“Hmm, this black garlic is delicious.”
“Actually it’s made from the single-cloved garlic of Sichuan.”
“Is that like the wild elephant garlic of Iran?”
Such is the conversation when you invite the cookery writer Anissa Helou over for a quiet Sunday night supper. I’d promised her something very casual, but ended up thinking about the Â menu all weekend, of course. This is what we had:
A sweet, treacly black garlic clove each: these were a gift from the Sichuanese chef Yu Bo.
Smacked cucumber with a Sichuanese chilli-oil dressing.
Stir-fried venison slivers with yellow chives (made with superb venison from the Wild Game Company at Broadway Market in East London)
Stir-fried mixed mushrooms with garlic
Baby pak choy in chicken stock
A little fermented beancurd to go with the rice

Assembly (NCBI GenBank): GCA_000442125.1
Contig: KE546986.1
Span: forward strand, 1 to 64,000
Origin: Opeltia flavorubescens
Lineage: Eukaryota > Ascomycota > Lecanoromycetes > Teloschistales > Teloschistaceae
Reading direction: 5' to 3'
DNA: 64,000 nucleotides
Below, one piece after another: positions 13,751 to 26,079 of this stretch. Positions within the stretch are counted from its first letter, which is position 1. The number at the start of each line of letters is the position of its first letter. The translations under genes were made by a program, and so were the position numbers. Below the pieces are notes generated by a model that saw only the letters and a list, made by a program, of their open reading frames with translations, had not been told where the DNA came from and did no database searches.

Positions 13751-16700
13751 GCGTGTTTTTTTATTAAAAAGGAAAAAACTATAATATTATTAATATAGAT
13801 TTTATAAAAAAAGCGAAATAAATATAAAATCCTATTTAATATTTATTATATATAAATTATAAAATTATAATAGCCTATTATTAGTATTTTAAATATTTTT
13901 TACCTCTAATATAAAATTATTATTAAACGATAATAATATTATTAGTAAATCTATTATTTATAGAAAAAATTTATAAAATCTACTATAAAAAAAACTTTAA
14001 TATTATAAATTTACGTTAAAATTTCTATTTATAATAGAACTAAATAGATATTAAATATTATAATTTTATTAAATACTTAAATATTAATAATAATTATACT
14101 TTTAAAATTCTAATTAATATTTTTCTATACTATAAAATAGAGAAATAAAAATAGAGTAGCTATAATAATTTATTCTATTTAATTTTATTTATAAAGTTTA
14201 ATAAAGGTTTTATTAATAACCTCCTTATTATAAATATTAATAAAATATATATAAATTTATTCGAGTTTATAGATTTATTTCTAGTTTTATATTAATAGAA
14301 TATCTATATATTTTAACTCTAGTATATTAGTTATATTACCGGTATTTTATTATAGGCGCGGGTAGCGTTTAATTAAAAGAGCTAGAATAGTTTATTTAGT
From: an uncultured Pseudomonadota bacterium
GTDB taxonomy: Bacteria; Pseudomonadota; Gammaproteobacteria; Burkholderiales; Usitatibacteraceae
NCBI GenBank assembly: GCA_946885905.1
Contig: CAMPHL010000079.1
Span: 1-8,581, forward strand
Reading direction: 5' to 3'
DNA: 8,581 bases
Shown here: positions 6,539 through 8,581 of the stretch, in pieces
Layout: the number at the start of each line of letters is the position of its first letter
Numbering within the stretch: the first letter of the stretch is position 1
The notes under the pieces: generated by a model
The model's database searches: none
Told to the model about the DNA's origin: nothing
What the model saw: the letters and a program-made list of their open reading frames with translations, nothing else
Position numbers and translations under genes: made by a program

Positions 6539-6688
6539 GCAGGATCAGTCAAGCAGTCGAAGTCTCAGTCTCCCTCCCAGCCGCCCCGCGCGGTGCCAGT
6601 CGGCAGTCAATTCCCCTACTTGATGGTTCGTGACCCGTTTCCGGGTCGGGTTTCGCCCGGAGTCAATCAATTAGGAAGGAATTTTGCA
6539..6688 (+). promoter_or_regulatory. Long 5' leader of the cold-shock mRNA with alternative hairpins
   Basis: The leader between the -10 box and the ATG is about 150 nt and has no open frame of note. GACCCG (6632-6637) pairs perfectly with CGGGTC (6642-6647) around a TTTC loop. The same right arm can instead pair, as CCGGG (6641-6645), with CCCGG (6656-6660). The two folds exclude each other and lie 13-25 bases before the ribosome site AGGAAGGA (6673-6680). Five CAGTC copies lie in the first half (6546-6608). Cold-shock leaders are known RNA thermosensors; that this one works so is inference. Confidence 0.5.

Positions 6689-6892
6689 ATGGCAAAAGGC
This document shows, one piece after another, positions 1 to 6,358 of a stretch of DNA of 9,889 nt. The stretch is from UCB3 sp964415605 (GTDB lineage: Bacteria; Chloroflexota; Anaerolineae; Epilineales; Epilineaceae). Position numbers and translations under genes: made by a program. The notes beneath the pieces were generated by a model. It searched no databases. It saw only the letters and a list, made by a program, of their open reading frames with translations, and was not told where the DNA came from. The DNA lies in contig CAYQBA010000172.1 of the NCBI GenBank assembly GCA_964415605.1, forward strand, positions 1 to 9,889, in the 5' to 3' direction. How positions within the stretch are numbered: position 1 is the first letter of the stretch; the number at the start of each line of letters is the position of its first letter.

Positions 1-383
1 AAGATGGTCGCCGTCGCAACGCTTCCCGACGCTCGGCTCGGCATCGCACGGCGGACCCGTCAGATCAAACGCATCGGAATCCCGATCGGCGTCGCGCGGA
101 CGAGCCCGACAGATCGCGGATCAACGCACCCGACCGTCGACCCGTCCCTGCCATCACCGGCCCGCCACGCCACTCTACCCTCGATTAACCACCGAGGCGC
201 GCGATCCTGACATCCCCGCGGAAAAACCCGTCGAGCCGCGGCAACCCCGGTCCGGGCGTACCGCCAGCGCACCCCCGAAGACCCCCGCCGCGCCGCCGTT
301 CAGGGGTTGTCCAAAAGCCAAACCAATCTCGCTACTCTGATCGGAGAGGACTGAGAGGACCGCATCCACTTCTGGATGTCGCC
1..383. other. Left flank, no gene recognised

The meal was a good example of the economy of Chinese cooking: we only ate a total of 150g meat between us, but, cooked like this, it was plenty. After eating the baby pak choy with our chopsticks, we drank the stock as a soup; and the fermented beancurd (eaten in tiny quantities) was absolutely delicious with the brown rice. The whole meal took just 30-40 minutes to make.
After dinner, we drank some wild chrysanthemum tea I brought back from Hong Kong, and ate tangerines and gianduja chocolates from Turin. Yum.
P.S. I’m afraid we had eaten almost everything before we thought of taking photographs, so y0u have to imagine what the dishes looked like….